The Abstract

Hello everyone!

When I was five years old (or so) and standing (being carried) on the Northern Irish coast, I (my dad) came across a strange looking shape in the rocks. Although I don’t have an image of the original rock we found, it would have looked something like this:

Picture copyright 2012 Christopher Spencer - accessed from

Paltechioceras – an ammonite found at Portrush on the Northern Irish coast.

It was an ammonite – a Paltechioceras specimen – not perfect but it was mine. I (my dad) found it and I was the first (second) pair of eyes to gaze upon it in 190 million years. Since this moment, I had set aside my future to finding out everything I could about the life of the past. I moved to England, studied Geology and Biology at A-level and now, I am in my second year at university studying the grand sounding course of “Palaeobiology and Palaeoenvironments”.

Or, as I like to introduce it as: Palaeontology.

Now, as soon as this is mentioned one of the following four questions is either asked or goes through the head of the listener (or reader, as the case may be).

  • “Palaeontology? Like Ross from friends, right?”
  • “Why are you studying *that*? Surely your job prospects are limited to, what, teaching and museum curation?”
  • “Yeah… I don’t know what Palaeontology is – sorry.”
  • “Jurassic Park was great, right? Dinosaurs are so cool.”

Depending who I am talking to, the answers vary from between one word answers and answers which would make my GCSE English teacher very happy indeed. It’s the second one that has caused me bother, though.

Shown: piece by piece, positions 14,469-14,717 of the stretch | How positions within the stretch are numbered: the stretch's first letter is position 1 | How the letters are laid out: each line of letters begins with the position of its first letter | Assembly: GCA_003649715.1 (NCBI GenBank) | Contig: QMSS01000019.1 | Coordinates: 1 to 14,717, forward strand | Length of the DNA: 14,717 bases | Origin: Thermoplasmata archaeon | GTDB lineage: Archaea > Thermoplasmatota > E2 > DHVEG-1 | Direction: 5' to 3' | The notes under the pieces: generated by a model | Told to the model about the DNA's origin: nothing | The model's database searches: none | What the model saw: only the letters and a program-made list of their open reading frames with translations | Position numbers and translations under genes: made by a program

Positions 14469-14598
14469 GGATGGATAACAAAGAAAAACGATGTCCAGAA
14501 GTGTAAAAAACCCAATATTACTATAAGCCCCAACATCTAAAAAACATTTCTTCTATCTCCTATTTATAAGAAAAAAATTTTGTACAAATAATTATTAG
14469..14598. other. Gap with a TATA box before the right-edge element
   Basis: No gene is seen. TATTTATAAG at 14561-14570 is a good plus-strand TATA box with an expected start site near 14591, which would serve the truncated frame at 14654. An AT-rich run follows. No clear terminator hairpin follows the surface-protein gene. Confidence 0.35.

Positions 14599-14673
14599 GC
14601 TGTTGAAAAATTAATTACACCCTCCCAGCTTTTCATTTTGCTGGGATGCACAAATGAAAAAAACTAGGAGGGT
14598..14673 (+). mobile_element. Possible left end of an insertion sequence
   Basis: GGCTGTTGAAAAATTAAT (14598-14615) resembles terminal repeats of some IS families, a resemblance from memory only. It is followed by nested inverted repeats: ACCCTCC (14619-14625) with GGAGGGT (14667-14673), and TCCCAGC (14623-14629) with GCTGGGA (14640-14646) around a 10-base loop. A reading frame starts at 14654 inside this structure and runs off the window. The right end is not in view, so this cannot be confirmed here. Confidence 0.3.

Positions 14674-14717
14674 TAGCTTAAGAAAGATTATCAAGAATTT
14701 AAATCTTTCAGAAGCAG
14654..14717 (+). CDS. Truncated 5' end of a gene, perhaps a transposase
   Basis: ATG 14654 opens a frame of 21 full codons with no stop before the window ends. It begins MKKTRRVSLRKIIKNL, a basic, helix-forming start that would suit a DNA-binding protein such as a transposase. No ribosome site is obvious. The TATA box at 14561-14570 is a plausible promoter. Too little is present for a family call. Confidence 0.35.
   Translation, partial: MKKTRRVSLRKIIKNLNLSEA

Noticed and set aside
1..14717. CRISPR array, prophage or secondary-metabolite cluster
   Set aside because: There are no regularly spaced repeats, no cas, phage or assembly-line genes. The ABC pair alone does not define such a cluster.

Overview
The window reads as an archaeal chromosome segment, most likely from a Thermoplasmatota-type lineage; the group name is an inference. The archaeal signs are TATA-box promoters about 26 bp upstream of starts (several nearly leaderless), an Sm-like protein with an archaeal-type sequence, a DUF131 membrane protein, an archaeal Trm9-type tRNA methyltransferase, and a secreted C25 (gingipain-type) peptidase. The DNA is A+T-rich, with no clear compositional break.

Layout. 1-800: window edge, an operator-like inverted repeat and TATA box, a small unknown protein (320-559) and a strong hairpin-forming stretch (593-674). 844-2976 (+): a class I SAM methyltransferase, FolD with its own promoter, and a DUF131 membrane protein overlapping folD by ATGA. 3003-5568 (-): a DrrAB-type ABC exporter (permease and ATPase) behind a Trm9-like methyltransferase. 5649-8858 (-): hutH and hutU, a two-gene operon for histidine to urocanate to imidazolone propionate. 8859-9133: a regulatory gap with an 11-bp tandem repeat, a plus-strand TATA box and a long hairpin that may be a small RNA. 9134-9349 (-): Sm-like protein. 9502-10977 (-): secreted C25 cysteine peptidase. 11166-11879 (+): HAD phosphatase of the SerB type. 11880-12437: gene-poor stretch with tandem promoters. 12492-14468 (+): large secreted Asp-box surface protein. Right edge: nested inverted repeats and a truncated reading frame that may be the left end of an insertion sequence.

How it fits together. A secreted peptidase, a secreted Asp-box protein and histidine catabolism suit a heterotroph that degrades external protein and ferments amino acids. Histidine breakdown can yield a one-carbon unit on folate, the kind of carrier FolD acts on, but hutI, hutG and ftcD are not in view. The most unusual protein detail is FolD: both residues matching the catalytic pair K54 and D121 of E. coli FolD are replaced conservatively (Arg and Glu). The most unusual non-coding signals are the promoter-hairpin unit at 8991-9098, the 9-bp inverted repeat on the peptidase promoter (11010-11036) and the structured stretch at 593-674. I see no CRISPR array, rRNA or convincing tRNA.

Obviously, every child’s (boy or girl) dream is to go out and dig up a dinosaur skeleton when they are older. it was my dream at one point, but more recently I have moved away from that idea and on to more achievable goals. First I was toying with the idea of going into research, and helping shape the future of palaeontological ideas. Then I wanted to go into teaching – but the idea of doing a lot of work for it puts me off. Oil exploration is another option open to me, but not one that appeals to me as much.

My current career goal (and one I hope I see out to the end) comes when I started hearing the third question more and more. “If ‘Palaeontology’ isn’t as household a name as ‘Physics’, ‘Biology’, ‘Astronomy’ or ‘Chemistry’,” I thought to myself, “maybe I should help it to be!”

And here I am.

A career in media and journalism is a long way off – as is any teaching and education work I may end up doing. But I can start here. This blog aims to bring Palaeontology to a new audience, however small it might be, and show that it needn’t be as alien a subject as it is at the moment. It will be scientific, but not anything that requires any highly academic knowledge to understand, and for those interested I will post additional reading with each topic.

I might even try and find a suitable enough Friends scene to show you all.

And yes, Jurassic Park was pretty cool.

Until next time,

~Matt Kerr (But you can call me “Mattchu”)


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